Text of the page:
Debt repayment reaches pounds 5.7bn
Wednesday 19 November 1997
The Government repaid pounds 5.7bn of its debt in October, taking its borrowing for the financial year so far to just pounds 2.6bn compared with pounds 11.2bn at the same stage last year.
The one-off sale of Ministry of Defence housing makes the comparison unfair. Even so, City analysts were unanimous yesterday in predicting that the Chancellor of the Exchequer would be able to announce a target for the public sector borrowing requirement this year of some pounds 2bn below the target he set in July.
The strong economy has helped deliver the improvement in borrowing, boosting the tax take and helping reduce expenditure on social security payments.
Yesterday's figures showing a surplus of government revenue over expenditure in October benefited from pounds 10.8bn in corporation tax receipts, a pounds 1.7bn increase on the same month last year. There will be another tax bonus from windfall tax revenues of pounds 2.6bn due in December.
The picture for total tax revenues is more mixed, however. Income taxes were up strongly year-on-year but customs and excise receipts such as VAT were, surprisingly, lower than a year ago.
The main reason for the better-than-expected borrowing figures published yesterday is the Government's ultra-tough control of spending. Departmental expenditure in the first seven months of this financial year is 0.7 per cent lower than last year, much less than the annual growth rate of 1.7 per cent pencilled in by the Treasury.
Spending is likely to increase over the course of the next few months. Departments traditionally catch up in the final month or two of the financial year if they face the risk of an underspend being carried over into the subsequent year's allocation.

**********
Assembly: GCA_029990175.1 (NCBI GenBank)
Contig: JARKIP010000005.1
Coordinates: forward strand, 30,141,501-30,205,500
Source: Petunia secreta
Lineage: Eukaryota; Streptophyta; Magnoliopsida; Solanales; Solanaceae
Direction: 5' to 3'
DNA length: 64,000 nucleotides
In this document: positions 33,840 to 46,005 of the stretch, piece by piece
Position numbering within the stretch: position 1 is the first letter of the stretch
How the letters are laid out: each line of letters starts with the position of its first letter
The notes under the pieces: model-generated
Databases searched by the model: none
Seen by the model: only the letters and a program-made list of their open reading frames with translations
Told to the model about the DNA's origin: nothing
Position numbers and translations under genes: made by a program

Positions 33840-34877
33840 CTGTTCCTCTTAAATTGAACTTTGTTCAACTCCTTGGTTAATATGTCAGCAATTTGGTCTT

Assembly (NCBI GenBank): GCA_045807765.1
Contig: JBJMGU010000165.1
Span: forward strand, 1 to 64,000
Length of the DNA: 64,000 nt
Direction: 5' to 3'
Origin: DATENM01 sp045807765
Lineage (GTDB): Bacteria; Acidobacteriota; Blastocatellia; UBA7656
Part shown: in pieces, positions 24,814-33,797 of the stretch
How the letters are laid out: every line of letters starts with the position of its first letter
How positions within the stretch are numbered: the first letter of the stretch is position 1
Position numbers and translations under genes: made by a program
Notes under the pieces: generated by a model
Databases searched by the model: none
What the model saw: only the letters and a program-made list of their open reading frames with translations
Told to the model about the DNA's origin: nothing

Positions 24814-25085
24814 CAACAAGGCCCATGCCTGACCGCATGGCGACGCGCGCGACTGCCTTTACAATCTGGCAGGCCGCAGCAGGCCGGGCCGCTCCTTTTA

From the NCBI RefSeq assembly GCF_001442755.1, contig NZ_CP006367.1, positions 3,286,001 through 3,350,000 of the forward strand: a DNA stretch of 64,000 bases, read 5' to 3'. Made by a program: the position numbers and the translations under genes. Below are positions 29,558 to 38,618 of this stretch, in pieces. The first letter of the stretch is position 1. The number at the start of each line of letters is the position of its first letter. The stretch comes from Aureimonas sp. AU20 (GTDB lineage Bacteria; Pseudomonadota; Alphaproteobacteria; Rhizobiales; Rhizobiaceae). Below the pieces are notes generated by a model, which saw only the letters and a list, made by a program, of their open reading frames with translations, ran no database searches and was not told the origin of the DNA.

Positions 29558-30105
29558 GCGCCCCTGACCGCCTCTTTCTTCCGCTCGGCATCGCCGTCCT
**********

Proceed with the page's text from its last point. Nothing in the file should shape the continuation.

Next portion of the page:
Many economists also expect the pressure for higher spending on health and education to derail the Iron Chancellor's targets in the end.
David Hillier, UK economist at Barclays Capital, said: "We all expected slippage in the spending plans after the elections and you have to give them credit for avoiding that. But I don't think a Labour Government will carry on delivering negative spending growth."
Diving in at the deep end is no excuse for shirking the style stakes
- 1 Why I'm on the brink of burning my Israeli passport
- 2 Japanese plant experts produce 10,000 lettuce heads a day in LED-lit indoor farm
- 3 War is war: Why I stand with Israel
- 4 L'Oreal cuts ties with Belgium supporter Axelle Despiegelaere after hunting trip photographs
- 5 The true Gaza back-story that the Israelis aren’t telling this week
Israel-Gaza conflict: Death toll tops 125 after overnight raids as Operation Protective Edge continues
Game of Thrones author George RR Martin says 'f*** you' to fans who fear he will die before finishing Westeros saga
Ian Thorpe gay: Olympic swimmer comes out in Parkinson interview
Supermoon 2014: When and why will the moon look bigger and brighter this summer?
Gaza-Israel conflict: Pro-Palestinian demonstrators take to streets of London, Paris and New York in wave of protests
Sustained immigration has not harmed Britons' employment, say government advisers
War is war: Why I stand with Israel
7/7 memorial defaced on anniversary of 2005 attacks with ‘Blair lied thousands died’ graffiti
Australia facing international condemnation after turning around Sri Lankans at sea
Even when it brutalises one of its own teenage citizens, America is helpless against Israel
Socialist Worker called to apologise over ‘vile’ article saying Eton schoolboy Horatio Chapple's death is ‘reason to save the polar bears’
iJobs Money & Business
£70000 per annum: Harrington Starr: Information Security Manager (ISO 27001, A...
£75000 - £85000 per annum + ex bens: Deerfoot IT Resources Limited: Biztalk Te...
£60000 per annum: Harrington Starr: Trade Desk Specialist (FIX, Linux, Windows...
£35000 per annum: Harrington Starr: Service Desk Analyst (Windows, Active Dire...